A Bursting Bubble or Soft Landing For the Economy?

Economists and journalists love to label. They use words like “growth” and “value” when describing aggressive and conservative styles of investing. And they use phrases like “soft landing” and “bursting bubble” when describing normal or extreme outcomes of the current housing slowdown. Labeling can help simplify complex issues like investing and housing, but it’s also important for current or prospective homeowners to go beyond labels and really understand what is going on. So now we’re going to help you do that.

What Is An Asset Bubble Anyway?
A bubble is filled with air, and when it bursts, there’s nothing left. So it’s justified to call the late-1990s stock market mania an asset price bubble, because constant trading was driving up stock prices of (mostly internet) companies that had no income, or no prospects of income. Higher and higher values in companies were being transferred when no actual products were being created by these companies. However, when it comes to housing, a pricing bubble isn’t the right label. Sure, economists are somewhat justified when they say home sales are just transactions where wealth is merely transferred from seller to buyer and nothing is created (try telling that to a builder). But property is a tangible product valued on the home itself plus the land it sits on – land which can never be re-created.

Property, therefore, is a physical asset that’s changing hands. So if we label the $9 trillion increase in U.S. home values since 2001 a bubble, there would be nothing left if it burst. And that’s just not the case.

Housing Is Slowing, Not Crashing
The more likely case is a soft landing, which means that we will see a correction in housing prices as part of a normal economic cycle. Rising rates which started the housing slowdown have many bubble theorists worried because of the $1 trillion of adjustable rate mortgages set to adjust in 2007. A recent UBS Global Asset Management housing report provides some much-needed perspective by pointing out that this is only 10% of the total outstanding U.S. mortgage debt, and saying: “For the marginal buyer, rates will rise, but they will remain low, and together these two factors are ingredients for a slowdown, not a crash.”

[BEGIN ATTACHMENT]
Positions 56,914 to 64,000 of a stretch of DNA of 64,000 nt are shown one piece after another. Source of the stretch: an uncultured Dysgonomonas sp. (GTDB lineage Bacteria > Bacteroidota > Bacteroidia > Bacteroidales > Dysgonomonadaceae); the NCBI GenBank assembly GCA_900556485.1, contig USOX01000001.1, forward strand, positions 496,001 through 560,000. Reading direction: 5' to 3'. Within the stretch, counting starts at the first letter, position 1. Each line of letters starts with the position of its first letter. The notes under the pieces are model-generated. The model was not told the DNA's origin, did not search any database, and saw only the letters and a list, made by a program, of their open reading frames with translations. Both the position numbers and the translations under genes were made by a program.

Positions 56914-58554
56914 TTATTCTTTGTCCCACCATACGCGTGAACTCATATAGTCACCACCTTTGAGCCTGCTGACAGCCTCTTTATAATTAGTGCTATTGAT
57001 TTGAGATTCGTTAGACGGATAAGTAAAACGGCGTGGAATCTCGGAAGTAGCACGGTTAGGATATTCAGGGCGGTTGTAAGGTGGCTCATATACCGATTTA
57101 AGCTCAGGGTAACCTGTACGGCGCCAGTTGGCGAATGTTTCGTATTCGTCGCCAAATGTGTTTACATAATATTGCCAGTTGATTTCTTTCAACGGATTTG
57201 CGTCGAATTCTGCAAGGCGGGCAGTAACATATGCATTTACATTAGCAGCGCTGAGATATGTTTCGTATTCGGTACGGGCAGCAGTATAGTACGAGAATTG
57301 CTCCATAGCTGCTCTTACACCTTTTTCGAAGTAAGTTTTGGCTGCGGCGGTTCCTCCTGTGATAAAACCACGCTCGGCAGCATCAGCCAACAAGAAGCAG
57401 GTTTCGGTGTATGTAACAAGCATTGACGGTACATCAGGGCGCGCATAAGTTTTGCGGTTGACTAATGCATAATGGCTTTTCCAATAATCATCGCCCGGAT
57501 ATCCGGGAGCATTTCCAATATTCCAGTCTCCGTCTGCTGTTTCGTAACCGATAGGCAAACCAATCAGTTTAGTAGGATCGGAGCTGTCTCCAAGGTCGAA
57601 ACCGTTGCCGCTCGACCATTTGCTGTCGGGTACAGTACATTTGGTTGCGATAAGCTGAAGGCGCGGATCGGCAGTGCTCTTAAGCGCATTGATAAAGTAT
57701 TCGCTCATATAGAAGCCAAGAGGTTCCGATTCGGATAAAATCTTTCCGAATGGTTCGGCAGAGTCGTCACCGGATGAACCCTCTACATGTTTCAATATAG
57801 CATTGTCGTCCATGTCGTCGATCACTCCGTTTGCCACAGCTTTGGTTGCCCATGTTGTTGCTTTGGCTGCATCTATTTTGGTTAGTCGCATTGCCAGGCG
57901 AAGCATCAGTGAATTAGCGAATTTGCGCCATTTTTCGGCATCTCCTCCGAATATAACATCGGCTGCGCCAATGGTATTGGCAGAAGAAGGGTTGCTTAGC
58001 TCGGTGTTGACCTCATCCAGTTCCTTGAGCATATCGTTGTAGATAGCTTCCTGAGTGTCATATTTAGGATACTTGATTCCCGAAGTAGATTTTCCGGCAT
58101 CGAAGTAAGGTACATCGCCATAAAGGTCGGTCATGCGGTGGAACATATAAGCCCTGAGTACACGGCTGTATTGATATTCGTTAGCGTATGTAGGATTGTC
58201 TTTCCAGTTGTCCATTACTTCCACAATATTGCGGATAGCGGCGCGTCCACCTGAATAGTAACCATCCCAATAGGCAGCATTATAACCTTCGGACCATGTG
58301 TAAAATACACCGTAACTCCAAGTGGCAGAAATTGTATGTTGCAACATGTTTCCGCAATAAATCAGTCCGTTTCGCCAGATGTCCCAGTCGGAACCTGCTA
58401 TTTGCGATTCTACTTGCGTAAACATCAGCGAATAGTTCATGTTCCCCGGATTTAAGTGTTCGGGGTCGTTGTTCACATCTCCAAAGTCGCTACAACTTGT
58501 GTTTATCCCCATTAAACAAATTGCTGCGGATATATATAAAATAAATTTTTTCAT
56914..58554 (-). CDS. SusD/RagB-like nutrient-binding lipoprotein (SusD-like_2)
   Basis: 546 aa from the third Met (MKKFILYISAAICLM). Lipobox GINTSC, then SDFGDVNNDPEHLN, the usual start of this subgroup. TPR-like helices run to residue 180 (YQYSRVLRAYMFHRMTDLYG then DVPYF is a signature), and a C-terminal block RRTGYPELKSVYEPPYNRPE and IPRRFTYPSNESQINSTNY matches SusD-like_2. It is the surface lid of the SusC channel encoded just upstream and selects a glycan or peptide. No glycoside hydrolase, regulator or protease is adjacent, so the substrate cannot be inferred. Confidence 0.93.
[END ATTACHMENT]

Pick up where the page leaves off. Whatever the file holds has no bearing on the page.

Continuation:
Furthermore, we are nearing the end of the Fed’s rate hike cycle, and may see lower rates by next year. The Fed hiked rates steadily since June 2004 to control asset prices from rising too quickly while the economy was hot. Now much of that inflationary threat seems to be worked out of the system. There are still a couple financial institutions like Lehman Brothers that think the Fed may hike as much as .5% more by the end of 2006. But most Wall Street predictions say that the Fed’s work is done.

Edward McKelvey, senior economist at Goldman Sachs, recently told the New York Times that the Fed’s next move “will be a cut” perhaps sometime next Spring. And Bill Gross, chief investment officer at PIMCO, one of the world’s largest bond managers, says that the 10-year Treasury Note – a key benchmark for mortgage rates – may drop as much as 2% by 2008.

A Soft Landing For Your Financial Plans
PIMCO’s estimate might be extreme, since that would mark a record low, but it’s certainly not too far out of line from the rest of Wall Street’s rate estimates. Consensus estimates call for lower rates in 2007, which will provide some cushion for mortgage holders who’ll be adjusting. And, of course, it will help support the soft landing for the housing sector as a whole.

It’s worth noting that this soft landing scenario doesn’t mean more double-digit housing gains are imminent. While discussing the U.S. housing market last month, The Economist warned against banking on dropping rates to fuel housing prices. They advised that “it is better for Americans to start saving the old-fashioned way by spending less of their income rather than rely on rising asset prices.”

Sage advice for sure, but this is where the macro-economic analysis has to end and your own household financial analysis has to begin. Since a home is often your largest asset and serves as a centerpiece for a broader financial plan, it’s critical to create and execute your property goals correctly – especially in a more challenging market cycle. This is when strategies are made or broken.